3D models for naval architecture calculations

Discussion in 'Software' started by TANSL, Feb 8, 2014.

  1. TANSL
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    TANSL Senior Member

    Current technology (software ) allows, once built a 3D model of the ship, easily perform the most complex calculations of naval architecture. The software does it all. Quite another thing is when the software tell us the existence of a problem . In this case , if the user has no certain knowledge, it will be very difficult for him to make a valid project .
    The reality is that many of the designers , we rely on the quality of the model we are able to build. And this is where , at present , there are more serious problems as to make an "ACCURATE" model is not easy and many of the programs do not care this aspect enough. The naval architect needs to be a good modeler and this ability is not available to everyone .
    Aware of this , we have developed an application that based on the body plan lines , lifelong , in 2D , creates the surfaces or solids necessary for the calculations , with absolute precision and respect for the body plan. The model thus created can be exported in dxf format , iges , etc to any other application.
    Use following link to see a video with more details : http://www.youtube.com/watch?v=CqaOoMsKaak
    Thanks for your interest.
    I am at your disposal for any questions
     
  2. rwatson
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    rwatson Senior Member

    Interesting, but on a largely English web site, not as informative as it could have been with non english text.
     
  3. daiquiri
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    daiquiri Engineering and Design

    It looks really good, Ignacio. I am impressed by how you have managed to create a correct blending of the sternpost and the hull plating. It is not a trivial task to do even with specialistic 3D software. Looks very promising.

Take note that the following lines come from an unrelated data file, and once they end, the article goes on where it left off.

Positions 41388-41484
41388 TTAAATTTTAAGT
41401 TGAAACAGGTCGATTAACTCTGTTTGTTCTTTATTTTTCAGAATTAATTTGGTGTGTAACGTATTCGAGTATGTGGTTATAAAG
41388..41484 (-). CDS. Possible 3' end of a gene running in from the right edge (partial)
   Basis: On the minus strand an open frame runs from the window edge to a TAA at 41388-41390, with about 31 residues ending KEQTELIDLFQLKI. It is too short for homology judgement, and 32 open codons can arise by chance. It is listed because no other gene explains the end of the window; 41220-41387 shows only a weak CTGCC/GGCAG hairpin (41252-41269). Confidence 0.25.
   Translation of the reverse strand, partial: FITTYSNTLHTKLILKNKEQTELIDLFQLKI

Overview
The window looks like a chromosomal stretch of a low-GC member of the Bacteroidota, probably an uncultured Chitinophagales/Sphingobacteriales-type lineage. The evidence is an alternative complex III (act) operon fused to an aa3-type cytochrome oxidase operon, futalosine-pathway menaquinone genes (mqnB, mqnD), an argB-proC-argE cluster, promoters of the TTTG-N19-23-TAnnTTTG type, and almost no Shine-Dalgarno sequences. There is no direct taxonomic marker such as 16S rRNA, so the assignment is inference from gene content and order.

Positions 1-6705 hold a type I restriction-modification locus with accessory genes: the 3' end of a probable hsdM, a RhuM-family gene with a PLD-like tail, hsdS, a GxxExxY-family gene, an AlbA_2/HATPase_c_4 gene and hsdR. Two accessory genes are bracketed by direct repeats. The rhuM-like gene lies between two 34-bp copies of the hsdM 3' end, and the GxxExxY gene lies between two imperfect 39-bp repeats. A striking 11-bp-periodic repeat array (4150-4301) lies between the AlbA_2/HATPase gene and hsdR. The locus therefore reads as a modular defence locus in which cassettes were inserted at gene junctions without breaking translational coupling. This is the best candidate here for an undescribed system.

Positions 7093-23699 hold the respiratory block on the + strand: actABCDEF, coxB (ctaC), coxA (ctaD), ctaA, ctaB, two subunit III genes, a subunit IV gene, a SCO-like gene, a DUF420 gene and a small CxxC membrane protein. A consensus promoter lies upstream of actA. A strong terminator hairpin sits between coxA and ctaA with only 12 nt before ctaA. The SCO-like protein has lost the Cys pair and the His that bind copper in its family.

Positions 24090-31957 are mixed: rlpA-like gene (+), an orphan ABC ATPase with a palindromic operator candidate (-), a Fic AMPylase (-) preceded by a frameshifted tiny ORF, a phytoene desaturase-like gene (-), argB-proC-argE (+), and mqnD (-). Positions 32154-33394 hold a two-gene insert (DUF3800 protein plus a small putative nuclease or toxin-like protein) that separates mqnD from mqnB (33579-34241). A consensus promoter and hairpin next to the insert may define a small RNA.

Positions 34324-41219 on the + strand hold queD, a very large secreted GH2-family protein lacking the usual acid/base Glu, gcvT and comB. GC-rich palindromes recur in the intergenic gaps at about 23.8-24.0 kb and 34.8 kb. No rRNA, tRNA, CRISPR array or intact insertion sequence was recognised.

Cheers
     
  4. TANSL
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    TANSL Senior Member

    Thank you both for the comments.
    Rwatson , have not taken into account if the texts are in English or not because what matters is not the word (you know that English is not the best of my knowledge), but what the application does.
    The main problem I want to solve is the difficulty we all have to create a correct model for our calculations . I always try to clearly differentiate what is a "pretty" model (which may be easier to do, as the skills of the artist) and "correct" model of the ship that we are calculating . "Nice" model to me as calculator, I do not care , it's more , it can lead to incorrect calculations .
    Daiquiri, when you analyze in depth a CAD program, you realize the amount of possibilities that a good program puts at your fingertips . We all know , or guess, a CAD program, has many more possibilities than appear at first glance. That´s why it is called CAD program and not drawing program. The video is a demonstration of this.
    (I have to confess that the forms of the example used, were the most suitable for a surprising result.)
     
  5. rwatson
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    rwatson Senior Member

    This is the opinion of 90% of software developers. They are so involved in the 'magic' of their applications that they spend little time explaining it to mere 'users'.

    Its apparent in lots of small time developers work - from Freeship, Delftship for example.

    Its a lesson that has to be relearnt over and over again by software entrepreneurs - a few hours spent to produce detailed explanation of the software, than weeks of clever coding.

    3 minute 'video' demonstrations do not automatically reveal the hidden wonders of software.
     
  6. TANSL
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    TANSL Senior Member